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I know we still have a week left in 2017, but I want to take this opportunity to discuss some New Years thoughts as they pertain to planning for 2018 ... and about making some outdoor resolutions.

Everyone, especially those of us blessed to be living in the Ozarks, should add conservation and outdoor activities to their “I’m gonna do better at ...” list for the coming year. While I’ve never been one for making new year resolutions, I do take some time each late December to reflect on how I’ve done on the things I planned to accomplish in the past 12 months, and revise or draft a new list for things I’m aiming for in the coming year.

Over the years while taking that time to reflect and plan ahead each year, I've honed in on five key areas nearly anyone could consider to increase their time spent outdoors. They include: spend time with friends or family, get outside more, relieve stress, learn something new, and mentor another person.  

• Spend more time with family or friends: Nearly any outdoor pursuit which can be done solo can also be enjoyed with other people. Be it large or small game hunting, fishing, hiking or taking a leisurely stroll, you can get an entirely new experience by sharing that time with family members or friends. 

I do most of my hunting and some of my fishing alone. I may travel to and from the woods or water with one or more people, but once I’m “in the zone” I tend to like to put all my thought into what I’m doing. That said, I’ve also had many enjoyable hunting and fishing outings with my wife and kids, siblings, good friends and (when I was much younger) my parents.

Family time can be so much more than going to a movie or a restaurant, or sitting at home. It doesn’t have to be something expensive or organized. Simply grab a couple bottles of water and a couple apples and get out on one of the short trails at one of the nearby public parks for a morning or afternoon. 

The first couple months of the new year is a great time to wander the woods and field edges searching for shed deer antlers. Unlike cattle which keep their horns for a lifetime, deer shed their headgear (antlers) each year and then grow a new set starting in the summer. The antlers let go after the rut is complete and as hard winter sets in. Good places to search are feeding areas and where deer trails go through dense brush and the loosening antlers tend to get caught on limbs and brush.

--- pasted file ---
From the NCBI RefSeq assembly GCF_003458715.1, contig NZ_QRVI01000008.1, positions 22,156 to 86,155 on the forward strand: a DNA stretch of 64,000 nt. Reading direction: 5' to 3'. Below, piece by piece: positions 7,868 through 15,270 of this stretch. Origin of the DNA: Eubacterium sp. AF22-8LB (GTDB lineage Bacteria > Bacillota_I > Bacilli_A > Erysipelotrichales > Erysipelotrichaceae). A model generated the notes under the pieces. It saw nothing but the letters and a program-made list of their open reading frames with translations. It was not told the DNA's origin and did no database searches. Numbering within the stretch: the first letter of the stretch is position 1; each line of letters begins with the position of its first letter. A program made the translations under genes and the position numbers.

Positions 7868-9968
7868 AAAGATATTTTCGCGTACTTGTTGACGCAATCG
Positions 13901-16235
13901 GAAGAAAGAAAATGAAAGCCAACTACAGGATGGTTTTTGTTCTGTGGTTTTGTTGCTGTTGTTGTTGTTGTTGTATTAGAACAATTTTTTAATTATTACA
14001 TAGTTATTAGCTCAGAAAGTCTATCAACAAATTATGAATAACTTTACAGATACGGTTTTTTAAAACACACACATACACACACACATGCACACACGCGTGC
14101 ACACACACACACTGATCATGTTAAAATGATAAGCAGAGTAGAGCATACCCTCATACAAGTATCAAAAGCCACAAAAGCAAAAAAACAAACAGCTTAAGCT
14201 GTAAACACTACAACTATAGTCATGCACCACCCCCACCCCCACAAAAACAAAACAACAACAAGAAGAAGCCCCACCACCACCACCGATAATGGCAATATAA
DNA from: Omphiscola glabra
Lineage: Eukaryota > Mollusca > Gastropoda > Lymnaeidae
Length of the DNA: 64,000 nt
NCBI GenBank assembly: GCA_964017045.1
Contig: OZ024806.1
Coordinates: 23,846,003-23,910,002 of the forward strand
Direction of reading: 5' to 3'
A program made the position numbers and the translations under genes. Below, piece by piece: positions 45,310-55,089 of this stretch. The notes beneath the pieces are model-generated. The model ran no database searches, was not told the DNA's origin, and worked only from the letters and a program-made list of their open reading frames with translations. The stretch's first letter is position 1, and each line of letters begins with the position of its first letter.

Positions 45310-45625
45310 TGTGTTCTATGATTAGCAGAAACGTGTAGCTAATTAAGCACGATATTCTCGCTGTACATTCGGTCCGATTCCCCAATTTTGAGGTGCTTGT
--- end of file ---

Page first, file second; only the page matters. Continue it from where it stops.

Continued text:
Shed antlers make great rustic decorations for the home or office, and can also be cut into antler buttons or knife handles or many other craft uses. Or they can be left near bird feeders or other areas of the yard to provide a source of calcium for small animals. That's why antler hunting is usually over by March, because any antlers which are shed and not collected by humans will be consumed by rodents and other animals as a vital nutrition source. 

• Get outside more: If you take any of these five suggestions you’ll accomplish this one by default. Promise yourself to get outside more in 2018. Have you visited every national park in the United States? Didn’t think so, not many of us have, myself included. But this past year my wife and I did make a week-long loop through portions of Nevada, Arizona and California and took in the Grand Canyon, Death Valley, Yosemite National Park, the Pacific Coast Highway, Joshua Tree National Park and the Mojave Desert.

Then three weeks later we led a mission team on a trip to northwest Montana where, while there, we floated down the Clark Fork River, drove to the top of Pat's Knob lookout, visited Glacier National Park, the Badlands National Park, Mount Rushmore, crossed the Continental Divide twice, spent the night in Sturgis and saw everything between here and there. In 10 days we passed through 8 states, drove some 4,000 miles, and made countless restroom, refueling and eating stops in neat little towns and small cities along the way.

Not up for that much traveling? How about this ... have you visited every national site, state park or recognized historic landmark in this state? Or how about every state park in the Parkland? Or maybe every city park in St. Francois County? Now add in the dozen or so conservation areas and natural areas in the county, or surrounding counties. 

Why not set a goal to visit a set number of parks or conservation or natural areas you’ve never seen before in 2018. You’ll find hills, glades, swamps, valleys, shut-ins, natural prairie, rivers and lakes teaming with all kinds of wildlife and flower and fauna just miles from your front doorstep ... I guarantee. The Missouri Department of Conservation and Missouri Department of Natural Resources have dozens of online or print pamphlets guiding you to your next free adventure.

God didn’t bring us to these glorious Ozarks for us to pass our days sitting indoors. Get out and smell the roses (or pine trees, or wildflowers, campfire smoke, even cow pies) a little bit. 

• Relieve stress: On the low end this could mean taking a short walk down the street or sidewalk. On the other end of the spectrum it could include paddling down the Missouri or Mississippi rivers in a canoe, off-roading on an ATV at St. Joe State Park, horseback riding a trail in Eminence or one of several state parks with equestrian amenities, backpacking or day trekking sections of the Ozark Trail, boating on one of the state’s signature lakes, or ziplining over the tree canopy at one of several private parks that offer the adventure in southern Missouri these days.